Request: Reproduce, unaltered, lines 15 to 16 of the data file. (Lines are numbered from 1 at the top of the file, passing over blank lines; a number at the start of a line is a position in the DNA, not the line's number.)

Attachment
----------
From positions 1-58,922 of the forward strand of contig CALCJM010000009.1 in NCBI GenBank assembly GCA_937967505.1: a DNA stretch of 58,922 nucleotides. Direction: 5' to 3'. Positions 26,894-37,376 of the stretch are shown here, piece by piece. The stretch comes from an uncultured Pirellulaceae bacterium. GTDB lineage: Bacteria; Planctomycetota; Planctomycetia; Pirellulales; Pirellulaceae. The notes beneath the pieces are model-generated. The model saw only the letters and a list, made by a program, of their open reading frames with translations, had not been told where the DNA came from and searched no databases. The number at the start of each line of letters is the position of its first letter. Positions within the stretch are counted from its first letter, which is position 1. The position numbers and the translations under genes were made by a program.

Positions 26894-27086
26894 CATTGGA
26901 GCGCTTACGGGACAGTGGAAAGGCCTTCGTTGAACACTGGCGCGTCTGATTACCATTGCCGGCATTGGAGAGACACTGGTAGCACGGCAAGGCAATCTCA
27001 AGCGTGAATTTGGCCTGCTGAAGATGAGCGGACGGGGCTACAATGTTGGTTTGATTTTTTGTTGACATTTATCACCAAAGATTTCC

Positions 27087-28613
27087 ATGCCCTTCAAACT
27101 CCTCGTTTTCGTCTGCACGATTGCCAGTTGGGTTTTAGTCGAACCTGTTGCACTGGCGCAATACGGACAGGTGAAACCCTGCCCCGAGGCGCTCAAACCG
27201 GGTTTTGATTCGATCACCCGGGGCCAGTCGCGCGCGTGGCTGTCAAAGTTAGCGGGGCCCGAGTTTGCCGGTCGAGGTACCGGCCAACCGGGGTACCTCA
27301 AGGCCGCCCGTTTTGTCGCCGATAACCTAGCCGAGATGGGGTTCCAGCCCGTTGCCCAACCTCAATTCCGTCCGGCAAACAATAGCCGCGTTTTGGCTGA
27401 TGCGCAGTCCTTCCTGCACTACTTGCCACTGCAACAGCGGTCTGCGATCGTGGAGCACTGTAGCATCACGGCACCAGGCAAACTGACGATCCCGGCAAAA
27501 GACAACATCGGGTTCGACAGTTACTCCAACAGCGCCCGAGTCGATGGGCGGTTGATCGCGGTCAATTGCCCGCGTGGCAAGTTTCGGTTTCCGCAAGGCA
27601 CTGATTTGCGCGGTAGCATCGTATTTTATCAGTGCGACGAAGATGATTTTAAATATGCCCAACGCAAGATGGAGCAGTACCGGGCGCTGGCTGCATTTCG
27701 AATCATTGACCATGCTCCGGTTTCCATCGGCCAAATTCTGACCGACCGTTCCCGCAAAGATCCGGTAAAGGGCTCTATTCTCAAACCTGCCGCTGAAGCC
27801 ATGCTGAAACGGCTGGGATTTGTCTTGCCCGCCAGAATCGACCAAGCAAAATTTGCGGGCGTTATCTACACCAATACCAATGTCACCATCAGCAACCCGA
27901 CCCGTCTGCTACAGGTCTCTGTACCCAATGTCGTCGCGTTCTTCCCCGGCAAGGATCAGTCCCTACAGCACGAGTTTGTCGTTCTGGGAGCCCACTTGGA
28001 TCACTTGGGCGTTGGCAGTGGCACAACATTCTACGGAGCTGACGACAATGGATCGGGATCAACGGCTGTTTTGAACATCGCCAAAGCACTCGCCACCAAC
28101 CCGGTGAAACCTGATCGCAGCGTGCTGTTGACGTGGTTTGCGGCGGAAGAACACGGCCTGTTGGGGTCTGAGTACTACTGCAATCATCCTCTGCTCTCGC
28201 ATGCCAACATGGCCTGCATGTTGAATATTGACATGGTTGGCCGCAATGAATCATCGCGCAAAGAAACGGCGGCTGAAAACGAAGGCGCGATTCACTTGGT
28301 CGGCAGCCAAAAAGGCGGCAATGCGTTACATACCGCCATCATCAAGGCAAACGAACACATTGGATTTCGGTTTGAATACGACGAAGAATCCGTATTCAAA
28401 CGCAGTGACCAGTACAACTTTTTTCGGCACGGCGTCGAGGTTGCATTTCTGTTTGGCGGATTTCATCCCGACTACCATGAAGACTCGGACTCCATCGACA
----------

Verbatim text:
27801 ATGCTGAAACGGCTGGGATTTGTCTTGCCCGCCAGAATCGACCAAGCAAAATTTGCGGGCGTTATCTACACCAATACCAATGTCACCATCAGCAACCCGA
27901 CCCGTCTGCTACAGGTCTCTGTACCCAATGTCGTCGCGTTCTTCCCCGGCAAGGATCAGTCCCTACAGCACGAGTTTGTCGTTCTGGGAGCCCACTTGGA